Van Buchell collection
The rich legacy of a miser
Ebenezer Scrooge, Dagobert Duck, Hubert van Buchell. If we are to believe his nephew Aernout van Buchell (see the Buchelius collection) his uncle belonged to the same category as the first two. Hubert only ate one meal a day, often just an egg, under the pretext that a frugal diet was the secret of good health. Throughout his life he was extremely careful with his money and he excluded his family members from his will, much to the frustration of his nephew. A part of the legacy of Hubert came into the hands of Utrecht University Library. A remarkable book collection, which required some hanky-panky to get hold of..
On the run
Hubert van Buchell (1513-1599) was born in a well-to-do family, and when the became canon in the Utrecht Chapter of St. Mary's his future was safe. As a canon he was part of a community that was connected to St. Mary's Church. This meant that he did not have to take the vows of poverty, as monks had to do. St. Mary's Church was a rich church, and the canons led a relatively wealthy life. In the 1560s this kind of life ended abruptly. The Reformation and the Eighty-Year War created turmoil, and after the 1566 iconoclasm, the Chapter of St. Mary's decided to safely store its large library among some canons. Hubert was one of them.
In 1569 the Spaniards marched into Utrecht, and Spanish troops were billeted with Hubert. Very soon he got fed up with the parties, prostitutes and violence in his house and in 1570 he fled to Cologne where he had studied Law in his younger days. He took his library with him, together with the (Catholic) medieval manuscripts of St. Mary's Church which he had under trust. They had become almost useless because books were printed by then, and besides: their contents did not reflect important matters of the Reformation. Hubert also tended towards Protestantism and in 1584 renounced his rights as canon.
Cologne bookbindings with recycled endpapers
In Cologne Hubert devoted himself to his two great passions (apart from eating eggs): buying books and reading books. During this period printers sold their publications as loose-leaf quires to booksellers. The latter bound the publications in simple or more expensive bookbindings and joined one or more publications in a single bookbinding, according to the wishes of the customers. The bookseller also put in endpapers to protect the title page and the back page. These endpapers were usually made of parchment, taken from redundant medieval books.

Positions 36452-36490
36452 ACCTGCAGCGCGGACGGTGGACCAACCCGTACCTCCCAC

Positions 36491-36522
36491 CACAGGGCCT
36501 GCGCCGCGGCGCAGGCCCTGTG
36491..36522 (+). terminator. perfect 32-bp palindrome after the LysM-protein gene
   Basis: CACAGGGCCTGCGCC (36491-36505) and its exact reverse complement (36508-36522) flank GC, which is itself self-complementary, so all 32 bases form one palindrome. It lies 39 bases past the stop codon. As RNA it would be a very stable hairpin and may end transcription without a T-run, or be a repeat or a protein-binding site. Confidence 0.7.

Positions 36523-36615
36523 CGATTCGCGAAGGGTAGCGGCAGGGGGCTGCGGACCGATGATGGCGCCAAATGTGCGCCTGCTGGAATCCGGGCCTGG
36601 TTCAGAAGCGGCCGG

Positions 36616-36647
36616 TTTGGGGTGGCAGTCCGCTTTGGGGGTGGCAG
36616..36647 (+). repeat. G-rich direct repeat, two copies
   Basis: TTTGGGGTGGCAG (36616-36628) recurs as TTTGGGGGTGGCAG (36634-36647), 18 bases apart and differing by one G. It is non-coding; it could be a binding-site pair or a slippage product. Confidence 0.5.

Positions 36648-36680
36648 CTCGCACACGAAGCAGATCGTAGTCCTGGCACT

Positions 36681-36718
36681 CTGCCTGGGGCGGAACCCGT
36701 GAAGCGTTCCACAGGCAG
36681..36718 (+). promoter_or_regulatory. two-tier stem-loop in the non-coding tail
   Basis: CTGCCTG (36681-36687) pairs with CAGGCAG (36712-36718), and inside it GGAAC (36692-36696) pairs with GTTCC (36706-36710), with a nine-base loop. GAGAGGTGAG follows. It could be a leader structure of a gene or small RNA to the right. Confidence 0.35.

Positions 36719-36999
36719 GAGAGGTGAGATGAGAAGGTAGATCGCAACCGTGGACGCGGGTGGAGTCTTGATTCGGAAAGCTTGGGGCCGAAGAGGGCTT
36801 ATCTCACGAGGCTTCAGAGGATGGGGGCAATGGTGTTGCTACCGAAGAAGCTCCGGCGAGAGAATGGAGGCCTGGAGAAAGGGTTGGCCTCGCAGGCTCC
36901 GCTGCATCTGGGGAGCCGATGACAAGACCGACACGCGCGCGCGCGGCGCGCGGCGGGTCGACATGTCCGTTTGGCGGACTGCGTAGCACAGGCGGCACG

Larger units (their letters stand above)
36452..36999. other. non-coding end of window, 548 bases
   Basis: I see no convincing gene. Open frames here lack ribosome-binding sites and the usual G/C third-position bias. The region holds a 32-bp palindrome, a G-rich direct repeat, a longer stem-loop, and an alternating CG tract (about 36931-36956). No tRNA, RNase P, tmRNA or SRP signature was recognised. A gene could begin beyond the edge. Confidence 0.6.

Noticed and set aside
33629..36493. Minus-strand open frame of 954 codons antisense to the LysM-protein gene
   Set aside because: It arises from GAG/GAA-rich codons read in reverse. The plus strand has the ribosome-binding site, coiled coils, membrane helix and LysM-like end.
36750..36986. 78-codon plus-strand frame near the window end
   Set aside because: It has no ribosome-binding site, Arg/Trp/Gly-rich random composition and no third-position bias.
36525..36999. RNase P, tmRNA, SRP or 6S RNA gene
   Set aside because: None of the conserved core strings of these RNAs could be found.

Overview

As Hubert did not like to spend money, he usually had several publications bound in one bookbinding. And the endpapers he supplied himself as he had a considerable supply of medieval manuscripts from St. Mary's Church that were of use to nobody. And so it is that a part of the medieval library of St. Mary's Church can be found in the Cologne bookbindings of Hubert van Buchell's books.
As early as 1579 Hubert had stipulated in his will that no relative of his would inherit a single item of his fortune. He donated everything to the poor of the parish of the Utrecht St. James' Church, home of the reformed vicar Hubert Duifhuis (1531-1581). Both Huberts had probably met in Cologne. Van Buchell left his book collection to the library of St. James' Church. After his death in 1599, the Utrecht city council was interested in his book collection, but did not want the books housed in St. James' Church.
In 1584 the Protestant city council had closed down the Catholic cloisters and housed their book collections in the new city library in St. John's Church. However, that collection was half as large as Hubert's. Two city libraries was considered a bad idea, so the executor in Cologne was told that the books would be housed in St. James' Church (if that condition was not met, the executor would have been forced to sell the books). In reality the books went straight to St. John's church. In this way they became available to the Utrecht citizens, which had been Hubert's express wish.
A complete private ollection from the sixteenth century
We may be grateful to the city council and its complicits that they did not execute Van Buchell's will to the letter but to the spirit of the law. Because now Van Buchell's entire book collection of almost a thousand volumes and 2500 titles was moved to the city library almost as a whole. When the University of Utrecht was founded in 1636 the city library became university library and as a result it now owns the Van Buchell collection.
In the Netherlands this is a remarkably large private collection from this period and it is also very special as Hubert bought books because he wanted to read them and not because he was particularly interested in the value of the books themselves. In many books we find traces of being read, such as underlinings, annotations and corrections. It is typical or Hubert that he often noted down how much the book and its binding had cost - information that is relatively rare. Also his choice of which publications he had bound and in which order tells us something about the way he treated books and texts, apart from what he found interesting to read.
The manuscript fragments from St. Mary's Church
By means of the more than thousand manuscript fragments bound in Hubert's books we are able to reconstruct al large part of the library of St. Mary's Church. Utrecht University Library owns 45 volumes with medieval manuscripts from this church, only a fraction of what its library once must have been. Some of these manuscripts miss sections of which we find leaves acting as endpapers in Van Buchell's books. Other manuscripts were taken along by Hubert, completely cut to pieces, ending up scattered as endpapers in dozens of books from his collection.
Author: Bart Jaski, June 2020
- CuratorInformation / Collection Specialist